nep-hap New Economics Papers
on Economics of Happiness
Issue of 2010‒02‒20
two papers chosen by
Viviana Di Giovinazzo
University of Milano-Bicocca

  1. Genes, Economics, and Happiness By Bruno S. Frey
  2. The Distribution of Income and Well-Being in Rural China: A Survey of Panel Data Sets, Studies and New Directions By Chen, Xi; Zhang, Xiaobo

  1. By: Bruno S. Frey
    Abstract: Research on happiness has produced valuable insights into the sources of subjective well-being. A major finding from this literature is that people exhibit a "baseline" happiness that shows persistent strength over time, and twin studies have shown that genes play a signi cant role in explaining the variance of baseline happiness between individuals. However, these studies have not identi ed which genes might be involved. This article presents evidence of a speci c gene that predicts subjective well-being. Using data from the National Longitudinal Study of Adolescent Health, we show that individuals with a transcriptionally more ecient version of the serotonin transporter gene (5HTT) are signi cantly more likely to report higher levels of life satisfaction. Having one or two alleles of the more ecient type raises the average likelihood of being very satis ed with one's life by 8.5% and 17.3%, respectively. This result may help to explain the stable component of happiness and suggests that genetic association studies can help us to better understand individual heterogeneity in subjective well- being.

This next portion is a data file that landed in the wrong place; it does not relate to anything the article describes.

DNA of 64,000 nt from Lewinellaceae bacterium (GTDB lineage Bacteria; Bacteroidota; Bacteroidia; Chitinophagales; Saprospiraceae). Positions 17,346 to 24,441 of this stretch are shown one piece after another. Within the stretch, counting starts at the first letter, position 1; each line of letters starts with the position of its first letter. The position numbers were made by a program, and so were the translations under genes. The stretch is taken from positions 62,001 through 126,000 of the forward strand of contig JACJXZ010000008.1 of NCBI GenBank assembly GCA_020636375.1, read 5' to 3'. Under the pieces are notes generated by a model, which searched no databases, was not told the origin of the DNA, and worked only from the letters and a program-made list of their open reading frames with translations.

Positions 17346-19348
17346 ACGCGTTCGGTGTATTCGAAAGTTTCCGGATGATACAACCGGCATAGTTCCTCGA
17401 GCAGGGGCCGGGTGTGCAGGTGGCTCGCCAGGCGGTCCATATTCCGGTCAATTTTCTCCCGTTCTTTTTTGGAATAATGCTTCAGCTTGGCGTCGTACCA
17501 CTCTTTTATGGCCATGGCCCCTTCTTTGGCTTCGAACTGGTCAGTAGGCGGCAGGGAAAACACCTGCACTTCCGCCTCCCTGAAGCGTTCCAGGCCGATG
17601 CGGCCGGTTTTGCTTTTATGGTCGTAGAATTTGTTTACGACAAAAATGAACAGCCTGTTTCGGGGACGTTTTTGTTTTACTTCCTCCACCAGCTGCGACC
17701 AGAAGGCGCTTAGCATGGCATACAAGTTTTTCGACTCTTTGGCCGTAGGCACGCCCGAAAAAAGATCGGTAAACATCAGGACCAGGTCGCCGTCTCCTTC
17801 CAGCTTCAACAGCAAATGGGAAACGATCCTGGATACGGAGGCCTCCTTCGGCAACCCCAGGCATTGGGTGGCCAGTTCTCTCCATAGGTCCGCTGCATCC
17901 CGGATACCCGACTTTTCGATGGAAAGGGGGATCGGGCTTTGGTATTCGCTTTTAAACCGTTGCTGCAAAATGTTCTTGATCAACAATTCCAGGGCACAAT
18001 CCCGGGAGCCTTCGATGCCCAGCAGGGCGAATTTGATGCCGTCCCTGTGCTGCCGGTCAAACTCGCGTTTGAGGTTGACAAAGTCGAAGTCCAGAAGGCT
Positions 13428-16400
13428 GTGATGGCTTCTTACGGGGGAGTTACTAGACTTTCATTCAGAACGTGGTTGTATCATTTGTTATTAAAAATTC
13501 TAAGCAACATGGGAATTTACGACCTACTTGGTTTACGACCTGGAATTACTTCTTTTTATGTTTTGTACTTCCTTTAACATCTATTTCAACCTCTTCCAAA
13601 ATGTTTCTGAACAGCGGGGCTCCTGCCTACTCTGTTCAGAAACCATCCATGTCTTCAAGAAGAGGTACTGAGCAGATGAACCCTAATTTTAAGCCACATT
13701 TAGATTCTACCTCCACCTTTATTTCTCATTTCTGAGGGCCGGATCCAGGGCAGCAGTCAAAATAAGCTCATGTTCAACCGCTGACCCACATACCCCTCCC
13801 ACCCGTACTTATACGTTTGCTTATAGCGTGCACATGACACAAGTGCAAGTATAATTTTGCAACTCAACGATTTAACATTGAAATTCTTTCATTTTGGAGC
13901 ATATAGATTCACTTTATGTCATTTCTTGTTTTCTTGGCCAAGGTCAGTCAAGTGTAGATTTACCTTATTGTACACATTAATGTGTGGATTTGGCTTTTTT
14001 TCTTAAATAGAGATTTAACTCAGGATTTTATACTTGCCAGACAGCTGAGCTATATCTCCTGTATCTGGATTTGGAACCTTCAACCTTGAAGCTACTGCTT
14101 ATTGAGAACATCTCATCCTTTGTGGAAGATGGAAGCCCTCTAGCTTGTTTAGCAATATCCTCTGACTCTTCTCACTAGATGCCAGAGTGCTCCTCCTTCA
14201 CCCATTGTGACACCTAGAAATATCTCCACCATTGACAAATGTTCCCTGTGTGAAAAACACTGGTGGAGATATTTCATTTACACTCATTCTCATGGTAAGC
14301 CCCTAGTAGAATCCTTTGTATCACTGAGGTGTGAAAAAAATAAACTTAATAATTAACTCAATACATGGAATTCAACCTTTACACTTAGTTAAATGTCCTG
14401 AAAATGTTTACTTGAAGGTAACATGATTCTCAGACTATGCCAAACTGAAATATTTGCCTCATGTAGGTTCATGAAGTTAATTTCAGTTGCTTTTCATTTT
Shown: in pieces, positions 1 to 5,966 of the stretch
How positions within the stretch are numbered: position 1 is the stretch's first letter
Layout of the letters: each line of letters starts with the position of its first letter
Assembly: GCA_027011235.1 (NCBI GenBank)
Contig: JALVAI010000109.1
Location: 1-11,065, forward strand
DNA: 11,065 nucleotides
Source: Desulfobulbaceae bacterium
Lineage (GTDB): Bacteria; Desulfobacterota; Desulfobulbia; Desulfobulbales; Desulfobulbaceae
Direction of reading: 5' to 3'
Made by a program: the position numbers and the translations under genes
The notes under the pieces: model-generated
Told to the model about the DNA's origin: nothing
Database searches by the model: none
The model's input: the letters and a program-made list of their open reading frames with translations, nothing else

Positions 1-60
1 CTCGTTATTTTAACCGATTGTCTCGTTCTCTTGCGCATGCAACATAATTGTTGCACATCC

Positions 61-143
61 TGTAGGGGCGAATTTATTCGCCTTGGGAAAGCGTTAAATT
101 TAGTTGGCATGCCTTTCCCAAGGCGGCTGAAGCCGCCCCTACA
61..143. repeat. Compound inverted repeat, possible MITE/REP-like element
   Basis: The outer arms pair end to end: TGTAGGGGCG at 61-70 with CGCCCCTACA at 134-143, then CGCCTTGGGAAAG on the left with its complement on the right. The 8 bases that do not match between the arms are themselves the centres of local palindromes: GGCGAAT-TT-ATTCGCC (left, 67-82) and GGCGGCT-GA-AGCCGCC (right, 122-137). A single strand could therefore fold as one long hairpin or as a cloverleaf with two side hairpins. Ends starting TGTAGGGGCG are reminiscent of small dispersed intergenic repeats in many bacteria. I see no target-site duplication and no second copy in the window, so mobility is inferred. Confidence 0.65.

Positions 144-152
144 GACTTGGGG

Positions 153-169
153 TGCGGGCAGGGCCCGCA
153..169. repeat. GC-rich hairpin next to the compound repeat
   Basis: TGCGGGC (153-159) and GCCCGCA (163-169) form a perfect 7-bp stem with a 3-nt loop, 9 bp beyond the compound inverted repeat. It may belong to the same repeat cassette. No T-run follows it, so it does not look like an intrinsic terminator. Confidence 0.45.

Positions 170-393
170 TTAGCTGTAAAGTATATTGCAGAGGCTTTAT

Keywords: Happiness; Subjective Well-Being; Genetics
    JEL: A12 Z00
    Date: 2010–01
  2. By: Chen, Xi; Zhang, Xiaobo
    Abstract: This paper reviews the recent literature on inequality and income distribution in rural China utilizing panel datasets. We begin by briefly summarizing and comparing available panel datasets for rural China that can be employed to explore issues on inequality and income distribution, and major data issues that might act as obstacles to research and policy enforcement are then analyzed. The paper then reviews the trend and spatial decompositions of rural income inequality, its major determinants, and its relationship with household welfare. Dimensions other than income inequality, such as income mobility and income polarization, are categorized and reviewed respectively. A recently developed branch of literature on inequality and health is summarized. On the basis of the review, this paper concludes by identifying new research areas with existing panel data sets and a new panel dataset that could shape future research.
    Keywords: Inequality;Income Distribution;Rural China;Panel Data
    JEL: D31 O53 O15
    Date: 2009–10–25

This nep-hap issue is ©2010 by Viviana Di Giovinazzo. It is provided as is without any express or implied warranty. It may be freely redistributed in whole or in part for any purpose. If distributed in part, please include this notice.
General information on the NEP project can be found at For comments please write to the director of NEP, Marco Novarese at <>. Put “NEP” in the subject, otherwise your mail may be rejected.
NEP’s infrastructure is sponsored by the School of Economics and Finance of Massey University in New Zealand.